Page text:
Tuesday, July 31, 2007

THE WINTER OF MY DISCONTENT

First off, I must preface the following entry with the declaration that I have been having an absolutely amazing time since I arrived in New Zealand last November. I have had more fun more consistently than I have had in many years. I am fully aware of how lucky I have been and continue to be. In a world full of poverty, war, disease, famine and oppression, I have had it incredibly good. Compared to your average blind Afghani orphan, mine is an incredibly privileged existence and I have absolutely no business complaining about anything. But this is my blog where I do what I want at no cost to anyone, so I’ll bitch ‘til the cows come home if I so choose.

Since I arrived in Queenstown nearly four months ago, I have encountered obstacle after fucking obstacle that has made life Goddamn frustrating. Not Darfur refugee frustrating, but frustrating. The Kiwi Dollar has gotten very strong, so my American money isn’t going as far as it was just a few months ago (not good when you’re living in the most expensive part of New Zealand). Queenstown is a tourist town with a steady influx of adventure seekers from around the world. From far and wide, people come for the skiing, snowboarding, bungee jumping, skydiving, legalized prostitution, jet boating, and hang gliding. A few blog entries back, I bemoaned the lack of bartending jobs, which forced me to pick grapes for the better part of a month in order to survive in some level of comfort. At every bar that I attempted to drop off my CV (that’s what the rest of the world calls a résumé), I was told that they weren’t hiring and that I should “come back in June.” Well, June came and went without me getting a single shift as a bartender. Soon I realized why. All those people who told me to come back in June should have added “and be a mildly attractive female, no experience necessary.” I was at a pool hall with some friends recently and asked the chick behind the bar for a Bacardi and soda. I got Bacardi Black and tonic water. I was tempted to see the manager and say, “I know she’s kind of cute, but she doesn’t have a clue what she’s doing and I need a job. Wanna hook a brother up?” Coulda, woulda, shoulda.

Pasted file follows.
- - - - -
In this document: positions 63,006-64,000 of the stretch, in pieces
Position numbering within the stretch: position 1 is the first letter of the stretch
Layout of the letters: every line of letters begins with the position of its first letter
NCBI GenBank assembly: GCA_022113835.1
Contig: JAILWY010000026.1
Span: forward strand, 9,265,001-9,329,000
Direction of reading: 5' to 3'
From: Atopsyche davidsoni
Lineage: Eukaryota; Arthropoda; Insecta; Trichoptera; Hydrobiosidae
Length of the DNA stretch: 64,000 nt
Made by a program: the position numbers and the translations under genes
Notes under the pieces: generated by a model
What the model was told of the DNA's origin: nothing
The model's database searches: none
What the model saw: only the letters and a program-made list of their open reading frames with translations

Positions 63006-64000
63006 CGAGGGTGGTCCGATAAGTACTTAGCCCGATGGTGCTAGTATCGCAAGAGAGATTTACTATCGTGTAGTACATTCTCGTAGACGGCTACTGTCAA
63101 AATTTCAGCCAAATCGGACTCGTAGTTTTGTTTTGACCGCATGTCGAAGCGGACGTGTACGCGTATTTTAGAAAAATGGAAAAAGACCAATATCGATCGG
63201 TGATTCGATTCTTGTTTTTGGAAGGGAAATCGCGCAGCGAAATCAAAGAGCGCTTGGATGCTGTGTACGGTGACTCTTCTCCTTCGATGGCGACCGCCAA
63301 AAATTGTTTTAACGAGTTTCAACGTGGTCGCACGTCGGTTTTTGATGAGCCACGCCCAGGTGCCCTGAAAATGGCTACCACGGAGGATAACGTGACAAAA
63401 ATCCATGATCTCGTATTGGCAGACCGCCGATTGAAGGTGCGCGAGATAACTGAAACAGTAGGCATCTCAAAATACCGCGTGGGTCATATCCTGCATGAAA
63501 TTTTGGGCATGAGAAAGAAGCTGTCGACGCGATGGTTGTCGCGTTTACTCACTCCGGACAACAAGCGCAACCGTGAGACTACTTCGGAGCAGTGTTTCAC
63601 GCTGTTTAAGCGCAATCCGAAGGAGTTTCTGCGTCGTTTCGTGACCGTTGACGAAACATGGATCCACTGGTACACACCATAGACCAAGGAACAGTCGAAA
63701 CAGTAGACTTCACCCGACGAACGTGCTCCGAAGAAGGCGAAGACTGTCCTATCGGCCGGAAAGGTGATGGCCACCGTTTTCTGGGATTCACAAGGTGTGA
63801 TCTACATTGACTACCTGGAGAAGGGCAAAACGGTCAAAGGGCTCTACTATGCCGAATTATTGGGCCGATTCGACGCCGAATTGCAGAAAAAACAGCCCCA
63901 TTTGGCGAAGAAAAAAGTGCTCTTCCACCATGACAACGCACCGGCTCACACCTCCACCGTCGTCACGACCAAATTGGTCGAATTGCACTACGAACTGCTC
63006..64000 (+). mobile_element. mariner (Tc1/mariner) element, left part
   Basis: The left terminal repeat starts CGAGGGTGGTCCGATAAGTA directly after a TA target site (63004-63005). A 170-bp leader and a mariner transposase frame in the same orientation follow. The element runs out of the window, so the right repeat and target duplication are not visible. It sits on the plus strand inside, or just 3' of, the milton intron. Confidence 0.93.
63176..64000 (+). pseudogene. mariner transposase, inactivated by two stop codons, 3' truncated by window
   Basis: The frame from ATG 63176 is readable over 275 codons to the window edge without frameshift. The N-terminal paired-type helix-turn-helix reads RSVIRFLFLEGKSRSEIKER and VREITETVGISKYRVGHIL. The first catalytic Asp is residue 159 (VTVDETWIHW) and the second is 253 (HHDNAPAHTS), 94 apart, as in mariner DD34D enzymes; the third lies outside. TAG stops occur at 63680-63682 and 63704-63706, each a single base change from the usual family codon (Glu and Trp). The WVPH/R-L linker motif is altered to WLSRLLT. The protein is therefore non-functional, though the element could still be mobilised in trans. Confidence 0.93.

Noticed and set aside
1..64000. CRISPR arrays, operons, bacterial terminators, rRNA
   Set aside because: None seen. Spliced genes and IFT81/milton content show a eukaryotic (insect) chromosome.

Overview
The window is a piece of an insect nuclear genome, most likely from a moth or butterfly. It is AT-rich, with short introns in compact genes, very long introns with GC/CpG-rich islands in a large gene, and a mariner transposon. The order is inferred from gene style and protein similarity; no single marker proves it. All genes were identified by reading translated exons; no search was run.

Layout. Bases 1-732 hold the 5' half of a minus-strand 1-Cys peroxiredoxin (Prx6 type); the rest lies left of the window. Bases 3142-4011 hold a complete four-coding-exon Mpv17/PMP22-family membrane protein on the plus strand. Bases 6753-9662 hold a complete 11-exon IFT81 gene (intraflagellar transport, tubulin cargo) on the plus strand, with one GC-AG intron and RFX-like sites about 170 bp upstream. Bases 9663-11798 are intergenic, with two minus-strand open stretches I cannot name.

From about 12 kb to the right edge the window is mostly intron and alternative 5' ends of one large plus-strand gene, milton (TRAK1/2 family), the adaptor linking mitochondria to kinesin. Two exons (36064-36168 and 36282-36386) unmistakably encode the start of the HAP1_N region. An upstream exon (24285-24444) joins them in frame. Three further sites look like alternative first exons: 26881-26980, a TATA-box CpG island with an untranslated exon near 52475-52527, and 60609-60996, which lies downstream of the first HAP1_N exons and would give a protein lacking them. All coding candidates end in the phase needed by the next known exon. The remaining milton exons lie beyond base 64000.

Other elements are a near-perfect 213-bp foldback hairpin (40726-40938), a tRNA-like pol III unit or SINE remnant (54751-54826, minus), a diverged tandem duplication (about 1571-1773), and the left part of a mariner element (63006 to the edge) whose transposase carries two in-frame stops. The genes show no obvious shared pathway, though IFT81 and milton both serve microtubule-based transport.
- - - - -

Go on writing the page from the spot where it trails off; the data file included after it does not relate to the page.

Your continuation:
By the way, I have been lucky enough to try some Cuban rum. Holy shit, is that stuff good! Once Castro croaks, we really need to lift that embargo!

The only job I could get was waiting tables at a restaurant. I am pretty sure that my boss, an Australian, hired me solely because I am American. He told me “I love working with Americans because you guys understand service.” I wanted to correct him and say that we don’t understand service - we understand tips. New Zealand and Australia are non-tipping societies. There is no incentive for service industry people to put extra effort into their jobs, so your average waiter or bartender will give you pretty much the same standard of courtesy as a McDonald’s employee. Say what you will about America’s many flaws, but Goddamn it, we know how to run a restaurant. The host or hostess will seat you, the waiter or waitress will provide you with food, the bartender will fix your drink, and the busboy will clean up and reset your table when you are done, and you tip them accordingly. In New Zealand, the waiter or waitress will single-handedly host you, take your drink order, make your drink, take your food order, deal with the asshole chefs (why are chefs such dicks?), bring you your food, clean up after you, set the table for the next customer, and not expect a tip. Waiting tables in New Zealand sucks. Not only does it suck, but they are cutting back on my hours so I will have to get another job fast. GRRRRRRRRR!!!! I miss bartending!